New Developments in Employment Law: Termination Agreements and Major Changes Coming Soon to the FLSA
By Scott Dondershine
As you consider your summer plans, you may want to consider dusting off that old employee termination agreement and revising some of its language in light of important new developments. Sound like an exciting summer?
Seriously, the EEOC has been busy attacking those run of the mill severance/release agreements over the last few years. What are they looking for? Apparently, the EEOC views provisions that force an employee to relinquish his or her right to participate in administrative or investigative matters involving the EEOC as a form of potential “retaliation”. Many agreements companies have used offer the employee a benefit to which they were not previously entitled (good old cash, of course) in exchange for the employee waiving his or her right to file or participate in any claims against the employer, including matters involving the EEOC.
The EEOC previously indicated in an enforcement guide that an employer’s inclusion of waiver language in an agreement is a “per se violation of the various anti-relation provisions”. EEOC is concerned that such clauses undermine a policy goal of making sure employees retain the right to report violations to the EEOC. The EEOC does not accept the quid pro quo argument of an employer – “The employee is waiving a right but I’m paying for that waiver! Cash is king!”
Although the EEOC policy has been in place since 1997 it reaffirmed that policy in 2009 and, over the past few years, the EEOC has used it as a club. In December 2012, the EEOC also established a “national priority” to target impermissible or overly-broad waivers. The EEOC has carried out its threat by bringing direct suits (meaning the EEOC itself sues) against employers that use termination agreement language obligating an employee to waive the right to participate in EEOC proceedings. No joke. The EEOC has actually sued Baker & Taylor, Inc., CVS Pharmacy, Inc., and College America Denver, Inc. because of such impermissible language.
The bottom line is that it is time to review your agreements to remove any language that might offend the EEOC’s delicate sensibilities. In addition, the agreement should affirmatively state that the employee retains the right to participate in an investigation or proceeding. Fortunately, an employee probably can be forced to agree to waive any monetary recovery associated with any charge or complaint. In other words, an employee can be forced in an agreement to waive his or her right of recovery in a proceeding but can’t be forced to give up the right to participate in a proceeding.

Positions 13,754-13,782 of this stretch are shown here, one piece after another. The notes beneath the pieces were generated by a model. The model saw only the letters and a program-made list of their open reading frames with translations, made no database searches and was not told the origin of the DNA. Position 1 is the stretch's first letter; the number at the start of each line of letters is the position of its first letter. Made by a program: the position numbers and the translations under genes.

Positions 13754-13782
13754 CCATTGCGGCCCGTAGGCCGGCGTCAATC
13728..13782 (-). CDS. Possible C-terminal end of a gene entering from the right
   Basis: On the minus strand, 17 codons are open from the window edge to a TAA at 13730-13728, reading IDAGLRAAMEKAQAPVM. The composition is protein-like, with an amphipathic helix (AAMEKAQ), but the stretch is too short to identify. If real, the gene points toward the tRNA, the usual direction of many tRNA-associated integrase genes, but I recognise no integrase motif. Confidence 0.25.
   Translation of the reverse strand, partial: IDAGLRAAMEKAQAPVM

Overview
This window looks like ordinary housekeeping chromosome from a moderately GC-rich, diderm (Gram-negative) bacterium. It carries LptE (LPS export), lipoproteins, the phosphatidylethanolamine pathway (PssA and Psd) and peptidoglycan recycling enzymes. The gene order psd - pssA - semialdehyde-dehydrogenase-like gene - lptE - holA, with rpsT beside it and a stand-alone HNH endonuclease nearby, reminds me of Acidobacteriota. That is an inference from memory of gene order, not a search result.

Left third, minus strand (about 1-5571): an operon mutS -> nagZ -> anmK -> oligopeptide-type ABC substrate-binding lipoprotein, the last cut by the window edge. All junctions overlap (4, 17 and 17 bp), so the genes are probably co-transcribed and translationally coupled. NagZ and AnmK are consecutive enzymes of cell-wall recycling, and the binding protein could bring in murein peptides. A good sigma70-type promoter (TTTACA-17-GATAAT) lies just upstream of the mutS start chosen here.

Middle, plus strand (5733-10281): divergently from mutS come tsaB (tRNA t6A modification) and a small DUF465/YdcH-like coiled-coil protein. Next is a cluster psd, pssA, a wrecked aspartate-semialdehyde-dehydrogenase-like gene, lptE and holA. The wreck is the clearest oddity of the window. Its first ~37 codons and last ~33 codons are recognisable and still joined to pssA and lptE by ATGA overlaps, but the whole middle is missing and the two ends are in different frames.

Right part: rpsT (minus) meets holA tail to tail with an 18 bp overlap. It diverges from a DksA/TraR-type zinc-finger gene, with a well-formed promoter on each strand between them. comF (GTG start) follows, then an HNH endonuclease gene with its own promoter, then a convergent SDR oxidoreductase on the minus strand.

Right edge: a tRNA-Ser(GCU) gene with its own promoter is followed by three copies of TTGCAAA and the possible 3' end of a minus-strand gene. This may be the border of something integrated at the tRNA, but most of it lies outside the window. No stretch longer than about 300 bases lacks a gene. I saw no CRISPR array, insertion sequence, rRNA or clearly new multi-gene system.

On another note, the Department of Labor very recently completed and sent to the Congressional Budget Office for scoring draft regulations that will substantially revise the white collar exemptions from the overtime and minimum wage requirements of the 2 Fair Labor Standards Act (“FLSA”). The draft regulations should be released to the public in the coming weeks – again – more summer fun. Skip the beach, read the new regulations. Come on, join the fun.
Under the FLSA, an employee must meet either the executive, administrative or professional “duties test” and, with a few exceptions, also receive a salary higher than the minimum threshold. The changes substantially increase the minimum salary threshold needed in order to meet the salary-basis test and reverse many of the changes made in the 2004 revisions, i.e., the 2015 amendments will reverse the 2004 revisions in several key aspects, tightening the requirements needed for an employee to meet the duties test. In other words, a lot more of your employees may end up qualifying for overtime pay under the new tests.
This Client Alert is intended as an introduction only to the topics addressed – it does not cover many key concepts. Let us know if you want to discuss the issues in this Client Alert with you in greater detail.
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